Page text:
I expect it was the first time I properly considered a title in terms of something which might entice people to read my work – rather than as just a tag. Previously when I’ve had stories published in anthologies and so on they’d been ‘paid for’ in terms of competition prizes – the title had not been there to attract readers or buyers – just to indicate what the story was about or convey a feel for what it contained. At that stage it never entered my head that, essentially, what you call your story or book is an exercise in marketing.

Perhaps the writers out there could comment on how you find your titles – and how important, or otherwise, you think they are in the finished work?

Yvonne McEvaddy – Author Profile

Today I’m delighted to introduce Yvonne McEvaddy whose new book Passion Killer is out now. Thanks for a fascinating insight into your life and writing Yvonne.

Tell me a little bit about yourself as a person?

I am a mum of two young children, and a child-minder as well as a writer. I am generally a happy-go-lucky optimist who loves to travel, loves chocolate too much and finds all of life an inspiration, even the rain, which we receive in bucket loads here in the West of Ireland.

Tell me about your journey as a writer – how you started and how you have developed?

When I was five I read my first book all by myself, Enid Blyton’s Stories for Five-year-olds and Older. I was very proud of myself, and also thrilled at the idea that someone could write something that magically transported me into another world. I decided then that was what I wanted to do when I grew up.
I spent my summer holidays writing the start of novels in leftover pages of my copybooks. However, I never got very far with them. The holidays ended and I would go back to school and concentrate my efforts instead on my English essays.
English was my favourite subject in school. I would often rewrite my essays after the teacher corrected them and hand them in again. I’m sure I drove the teachers mad – their workload was surely enough as it was.
When I was seventeen I saw a Western Health Board poster advertising a competition called Write a Natural High. I entered the competition and my essay was published in the anthology called 100 Natural Highs.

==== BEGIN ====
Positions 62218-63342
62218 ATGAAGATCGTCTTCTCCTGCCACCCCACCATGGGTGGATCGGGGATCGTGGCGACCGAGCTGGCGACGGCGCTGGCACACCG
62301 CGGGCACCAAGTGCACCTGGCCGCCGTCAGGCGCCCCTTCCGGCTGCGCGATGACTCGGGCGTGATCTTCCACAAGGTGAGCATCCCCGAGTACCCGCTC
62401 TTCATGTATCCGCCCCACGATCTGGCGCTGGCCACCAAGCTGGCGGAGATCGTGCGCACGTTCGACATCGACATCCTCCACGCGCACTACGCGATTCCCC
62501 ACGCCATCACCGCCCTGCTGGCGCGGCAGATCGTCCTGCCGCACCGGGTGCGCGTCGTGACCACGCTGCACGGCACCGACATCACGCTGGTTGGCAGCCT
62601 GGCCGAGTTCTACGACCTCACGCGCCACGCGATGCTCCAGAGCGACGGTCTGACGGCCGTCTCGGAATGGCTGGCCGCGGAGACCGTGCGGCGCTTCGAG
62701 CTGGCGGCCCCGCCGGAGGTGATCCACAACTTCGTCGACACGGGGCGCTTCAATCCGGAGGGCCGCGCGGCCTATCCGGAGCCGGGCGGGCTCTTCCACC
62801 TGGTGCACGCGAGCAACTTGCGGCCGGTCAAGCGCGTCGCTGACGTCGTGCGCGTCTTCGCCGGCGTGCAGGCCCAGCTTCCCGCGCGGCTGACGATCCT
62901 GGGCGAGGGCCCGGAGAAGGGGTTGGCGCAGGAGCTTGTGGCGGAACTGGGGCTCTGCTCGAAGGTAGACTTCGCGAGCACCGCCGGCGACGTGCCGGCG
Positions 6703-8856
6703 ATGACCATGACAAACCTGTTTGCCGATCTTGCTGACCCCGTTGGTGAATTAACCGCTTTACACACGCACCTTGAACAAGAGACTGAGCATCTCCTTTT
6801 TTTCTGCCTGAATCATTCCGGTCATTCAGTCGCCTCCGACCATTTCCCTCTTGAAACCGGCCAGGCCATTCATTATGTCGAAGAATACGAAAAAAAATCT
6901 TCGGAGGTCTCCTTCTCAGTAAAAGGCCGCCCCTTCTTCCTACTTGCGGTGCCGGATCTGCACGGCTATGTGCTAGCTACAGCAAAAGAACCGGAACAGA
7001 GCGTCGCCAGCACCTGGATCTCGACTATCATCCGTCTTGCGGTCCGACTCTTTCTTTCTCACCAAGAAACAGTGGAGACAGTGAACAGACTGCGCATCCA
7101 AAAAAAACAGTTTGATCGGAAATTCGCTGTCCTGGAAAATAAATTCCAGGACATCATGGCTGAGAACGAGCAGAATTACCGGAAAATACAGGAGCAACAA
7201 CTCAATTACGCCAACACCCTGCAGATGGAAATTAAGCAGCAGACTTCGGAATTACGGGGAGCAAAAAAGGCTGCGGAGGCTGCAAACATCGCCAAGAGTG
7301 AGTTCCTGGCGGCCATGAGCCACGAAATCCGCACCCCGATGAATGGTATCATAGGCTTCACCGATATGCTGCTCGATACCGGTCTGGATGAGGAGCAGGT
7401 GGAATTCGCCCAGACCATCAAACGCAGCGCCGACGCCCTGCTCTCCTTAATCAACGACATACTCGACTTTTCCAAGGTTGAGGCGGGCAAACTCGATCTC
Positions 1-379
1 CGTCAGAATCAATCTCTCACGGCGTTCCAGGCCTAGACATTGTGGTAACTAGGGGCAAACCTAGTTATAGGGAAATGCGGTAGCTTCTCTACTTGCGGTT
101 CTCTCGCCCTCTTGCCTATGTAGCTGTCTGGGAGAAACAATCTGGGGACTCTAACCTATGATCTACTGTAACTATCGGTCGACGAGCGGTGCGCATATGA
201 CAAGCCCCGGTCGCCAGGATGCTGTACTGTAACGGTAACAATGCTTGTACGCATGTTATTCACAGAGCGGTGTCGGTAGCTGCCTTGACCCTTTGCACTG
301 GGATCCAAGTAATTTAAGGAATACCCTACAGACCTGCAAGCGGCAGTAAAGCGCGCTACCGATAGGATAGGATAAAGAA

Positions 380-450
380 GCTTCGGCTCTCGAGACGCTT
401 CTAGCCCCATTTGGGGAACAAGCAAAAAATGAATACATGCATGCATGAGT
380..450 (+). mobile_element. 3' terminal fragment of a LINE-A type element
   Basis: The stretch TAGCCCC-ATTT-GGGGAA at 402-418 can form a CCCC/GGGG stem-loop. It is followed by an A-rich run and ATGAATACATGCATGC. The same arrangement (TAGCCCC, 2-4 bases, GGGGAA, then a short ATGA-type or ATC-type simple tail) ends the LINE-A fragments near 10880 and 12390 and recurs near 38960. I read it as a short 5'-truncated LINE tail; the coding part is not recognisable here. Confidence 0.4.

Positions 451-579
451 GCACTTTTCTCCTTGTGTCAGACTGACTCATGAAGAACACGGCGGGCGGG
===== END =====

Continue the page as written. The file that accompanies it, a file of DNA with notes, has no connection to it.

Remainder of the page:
I developed eyestrain when studying for my final exams and I turned to poetry, as I needed some form of creative outlet. I was no longer able to read anything except poetry for pleasure. Anything longer than a few pages gave me a headache. In college I joined the Mystic Poets’ Society and published two poems in our anthology, Mystic Spirits.
Then, after eight years, a magical thing happened. I found a great optician who gave me eye exercises to do. Six weeks later I could read again. Then I gave up poetry in favour of novels.
One night, as I was about to go to sleep, the idea for Passion Killer started forming in my head. After a few years of procrastination I wrote the first draft. Then I went to creative writing classes and redrafted it again and again.

How would you describe your work – its themes and the important things about it?

I write what I love to read. When living I enjoy the lighter side of life, but when reading and writing I love to explore the darker side.

Tell me about your current book – what is it about and what makes it a great read?

Passion Killer is a murder mystery, a story of how unrequited love, jealousy and obsession become dangerous, turning passion to murder. It revolves around a group of friends in a small town in Ireland. Sylvia arrives home one evening to find her boyfriend, Rick, in a pool of blood. In the course of their investigation, Detectives Barbara Molloy and Mick Naughton question the group of friends and uncover a web of deception. A party the night before the murder left many fingerprints at the scene of the crime. In the tangle of love triangles there are plenty of motives to choose from and few alibis, casting the net of suspicion wide. As the story unfolds, the friends discover secrets and lies that test their relationships to the point of breaking. In order to cast suspicion away from one of their best friends, Alex, the group start to suspect a myriad of acquaintances.
As for what makes it a great read, I’ve been told that it keeps readers guessing until the end and that it is unputdownable. Each reader’s experience will be different and I look forward to hearing more feedback and receiving more reviews.

Where can I buy a copy of your book?

It is available as both ebook and in print.,
As well as ordering the print version on-line it is available in some local Galway shops.

I love to connect with my readers, and for this purpose
I can be followed on twitter: